Native American Tribes & the Indian History in Prescott, Kansas
Ages before the terms Native American or Indian were created, the tribes were spread all over the Americas. Before any white man set foot on this territory, it was settled by the forefathers of bands we now call Sioux, or Cherokee, or Iroquois.
[ssad ssadblk=”Book choice”]For centuries, the American Indian grew its culture and legacy without interference. And that history is captivating.
From Mayan and Incan ruins, from the mounds left in the central and southern regions of what is now the U.S. we have learned quite a bit. It’s a tale of beautiful artwork and deep spirituality. Archaeologists have unearthed remarkably advanced structures and public works.
While there was unavoidable tribal conflict, that was just a slight blemish in the account of our ancestors. They were at peace with this beautiful continent and intensely plugged into nature.
The European Settler Arrives
When European leaders sent the first ships in our direction, the plan was to explore new resources – but the quality of weather and the bounty of everything from wood to wildlife soon changed their tune. As those leaders learned from their explorers, the motivation to colonize spread like wildfire.
The English, French and Spanish raced to carve up the “New World” by transporting over inadequately prepared colonists as fast as possible. At the outset, they skirmished with the alarmed Indians of America’s eastern seaboard. But that ultimately gave way to trade, because the Europeans who arrived here learned their survival was doubtful with no native help.
Thus followed years of relative peace as the settlers got themselves established on American land. But the drive to push inland followed soon after. Kings and queens from thousands of miles away were impatient to locate additional resources, and some colonists came for independence and adventure.
They needed more space. And so began the process of forcing the American Indian out of the way.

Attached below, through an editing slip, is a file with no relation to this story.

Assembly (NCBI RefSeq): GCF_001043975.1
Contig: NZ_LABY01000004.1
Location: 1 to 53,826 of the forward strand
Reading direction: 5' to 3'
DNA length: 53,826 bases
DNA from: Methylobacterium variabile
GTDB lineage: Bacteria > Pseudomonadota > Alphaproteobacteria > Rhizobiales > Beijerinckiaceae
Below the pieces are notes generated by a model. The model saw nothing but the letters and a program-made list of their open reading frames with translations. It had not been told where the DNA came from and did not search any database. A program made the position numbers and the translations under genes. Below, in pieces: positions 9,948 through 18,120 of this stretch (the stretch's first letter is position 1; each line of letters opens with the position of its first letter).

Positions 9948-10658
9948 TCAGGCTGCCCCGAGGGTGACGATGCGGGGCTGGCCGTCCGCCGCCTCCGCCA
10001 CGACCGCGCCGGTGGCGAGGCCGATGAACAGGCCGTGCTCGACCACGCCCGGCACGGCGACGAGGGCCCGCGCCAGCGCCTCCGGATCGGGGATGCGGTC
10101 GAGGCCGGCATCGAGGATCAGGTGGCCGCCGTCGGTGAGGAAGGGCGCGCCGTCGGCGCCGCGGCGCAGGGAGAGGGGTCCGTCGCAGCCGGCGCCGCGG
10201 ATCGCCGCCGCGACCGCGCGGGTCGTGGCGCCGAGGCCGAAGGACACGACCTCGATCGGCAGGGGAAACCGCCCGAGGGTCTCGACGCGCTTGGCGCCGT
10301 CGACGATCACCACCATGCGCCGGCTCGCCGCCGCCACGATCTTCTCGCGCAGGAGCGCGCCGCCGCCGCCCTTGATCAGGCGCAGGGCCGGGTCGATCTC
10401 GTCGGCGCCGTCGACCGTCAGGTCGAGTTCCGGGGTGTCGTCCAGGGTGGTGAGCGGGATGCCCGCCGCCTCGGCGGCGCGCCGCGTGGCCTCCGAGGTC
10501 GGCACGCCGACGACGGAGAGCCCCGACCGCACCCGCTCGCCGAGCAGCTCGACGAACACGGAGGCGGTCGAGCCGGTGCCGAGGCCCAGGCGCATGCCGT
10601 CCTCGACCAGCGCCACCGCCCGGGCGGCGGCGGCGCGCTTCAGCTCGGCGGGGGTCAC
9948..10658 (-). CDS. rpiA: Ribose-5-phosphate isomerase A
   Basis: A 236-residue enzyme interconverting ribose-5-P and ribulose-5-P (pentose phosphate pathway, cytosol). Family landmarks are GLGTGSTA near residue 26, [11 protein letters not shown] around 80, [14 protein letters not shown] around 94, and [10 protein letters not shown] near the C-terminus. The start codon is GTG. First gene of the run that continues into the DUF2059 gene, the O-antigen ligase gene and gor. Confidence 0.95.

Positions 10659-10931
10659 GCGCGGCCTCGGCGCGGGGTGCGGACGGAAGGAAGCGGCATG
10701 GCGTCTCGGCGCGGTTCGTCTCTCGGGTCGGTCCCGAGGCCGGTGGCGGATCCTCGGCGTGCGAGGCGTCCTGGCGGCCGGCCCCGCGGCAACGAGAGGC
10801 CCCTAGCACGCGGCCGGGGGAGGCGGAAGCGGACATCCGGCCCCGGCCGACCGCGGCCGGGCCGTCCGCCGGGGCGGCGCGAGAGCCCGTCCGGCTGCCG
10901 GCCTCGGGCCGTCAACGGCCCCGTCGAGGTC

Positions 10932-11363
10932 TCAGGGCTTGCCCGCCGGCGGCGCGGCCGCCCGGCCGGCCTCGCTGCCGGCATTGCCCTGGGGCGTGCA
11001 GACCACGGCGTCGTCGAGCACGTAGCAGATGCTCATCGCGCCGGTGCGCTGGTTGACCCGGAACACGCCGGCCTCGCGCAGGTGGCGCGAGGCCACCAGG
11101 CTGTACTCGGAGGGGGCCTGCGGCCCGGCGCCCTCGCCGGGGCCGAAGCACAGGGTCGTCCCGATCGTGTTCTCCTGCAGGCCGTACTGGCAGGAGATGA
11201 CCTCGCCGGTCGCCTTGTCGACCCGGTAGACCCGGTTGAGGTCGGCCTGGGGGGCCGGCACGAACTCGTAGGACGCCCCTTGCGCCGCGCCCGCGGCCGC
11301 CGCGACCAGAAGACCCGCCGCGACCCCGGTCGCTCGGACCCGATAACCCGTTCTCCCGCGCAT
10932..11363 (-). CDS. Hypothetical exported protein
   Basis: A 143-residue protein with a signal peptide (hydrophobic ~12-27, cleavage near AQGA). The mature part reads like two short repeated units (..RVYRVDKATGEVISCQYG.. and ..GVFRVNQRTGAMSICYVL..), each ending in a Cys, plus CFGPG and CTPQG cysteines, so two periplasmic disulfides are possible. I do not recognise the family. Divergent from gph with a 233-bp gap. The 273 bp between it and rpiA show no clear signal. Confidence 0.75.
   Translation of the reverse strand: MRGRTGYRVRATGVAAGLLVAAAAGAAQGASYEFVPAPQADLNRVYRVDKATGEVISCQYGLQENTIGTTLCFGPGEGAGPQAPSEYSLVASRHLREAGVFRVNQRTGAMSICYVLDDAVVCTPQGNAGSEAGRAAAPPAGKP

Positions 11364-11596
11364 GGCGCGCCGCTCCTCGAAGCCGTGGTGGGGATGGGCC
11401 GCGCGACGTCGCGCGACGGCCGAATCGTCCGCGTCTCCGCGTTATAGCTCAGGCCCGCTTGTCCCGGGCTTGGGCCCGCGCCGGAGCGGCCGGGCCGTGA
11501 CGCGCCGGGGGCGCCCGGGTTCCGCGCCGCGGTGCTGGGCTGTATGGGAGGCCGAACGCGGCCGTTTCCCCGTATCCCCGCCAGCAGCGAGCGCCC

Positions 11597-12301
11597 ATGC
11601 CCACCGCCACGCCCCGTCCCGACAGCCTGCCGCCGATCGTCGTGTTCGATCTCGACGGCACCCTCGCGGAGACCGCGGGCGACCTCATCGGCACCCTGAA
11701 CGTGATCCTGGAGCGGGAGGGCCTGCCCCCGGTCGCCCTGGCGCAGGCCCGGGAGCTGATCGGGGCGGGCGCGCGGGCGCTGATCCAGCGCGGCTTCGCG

It took the shape of cash payments, barter, and famously, treaties that were nearly consistently ignored after the Indians were pushed away from the land in question.
The U.S. government’s policies towards Native Americans in the second half of the nineteenth century were motivated by the desire to expand westward into regions occupied by these Native American tribes. By the 1850s almost all Native American tribes, roughly 360,000 in number, were living to the west of the Mississippi River. These American Indians, some from the Northwestern and Southeastern territories, were confined to Indian Territory situated in contemporary Oklahoma, while the Kiowa and Comanche Native American tribes shared the territory of the Southern Plains.
The Sioux, Crows and Blackfeet dominated the Northern Plains. These Native American groups met adversity as the constant stream of European immigrants into northeastern American cities delivered a stream of immigrants into the western lands already inhabited by these various groups of Indians.
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The early nineteenth century of the United States was marked by its steady expansion to the Mississippi River. However, due to the Gadsden purchase, that lead to U.S. control of the borderlands of southern New Mexico and Arizona as well as the authority over Oregon country, Texas and California; America’s expansion would not end there. Between 1830 and 1860 the United States pretty much doubled the amount of land under its control.
These territorial gains coincided with the arrival of troves of European and Asian immigrants who wanted to join the surge of American settlers heading west. This, combined with the discovery of gold in 1849, presented alluring possibilities for those prepared make the huge journey westward. Therefore, with the military’s protection and the U.S. government’s assistance, many settlers began establishing their homesteads in the Great Plains and other parts of the Native American group-inhabited West.
Native American Tribes
Native American Policy can be defined as the laws and regulations and procedures established and adapted in the United States to summarize the relationship between Native American tribes and the federal government. When the United States initially became an independent nation, it adopted the European policies towards the indigenous peoples, but over the course of two centuries the U.S. designed its own widely varying policies regarding the evolving perspectives and necessities of Native American regulation.
In 1824, in order to administrate the U.S. government’s Native American policies, Congress made a new agency within the War Department referred to as Bureau of Indian Affairs, which worked closely with the U.S. Army to enforce their policies. At times the federal government recognized the Indians as self-governing, distinct political communities with varying cultural identities; however, at other times the government attempted to force the Native American tribes to give up their cultural identity, give up their land and assimilate into the American traditions.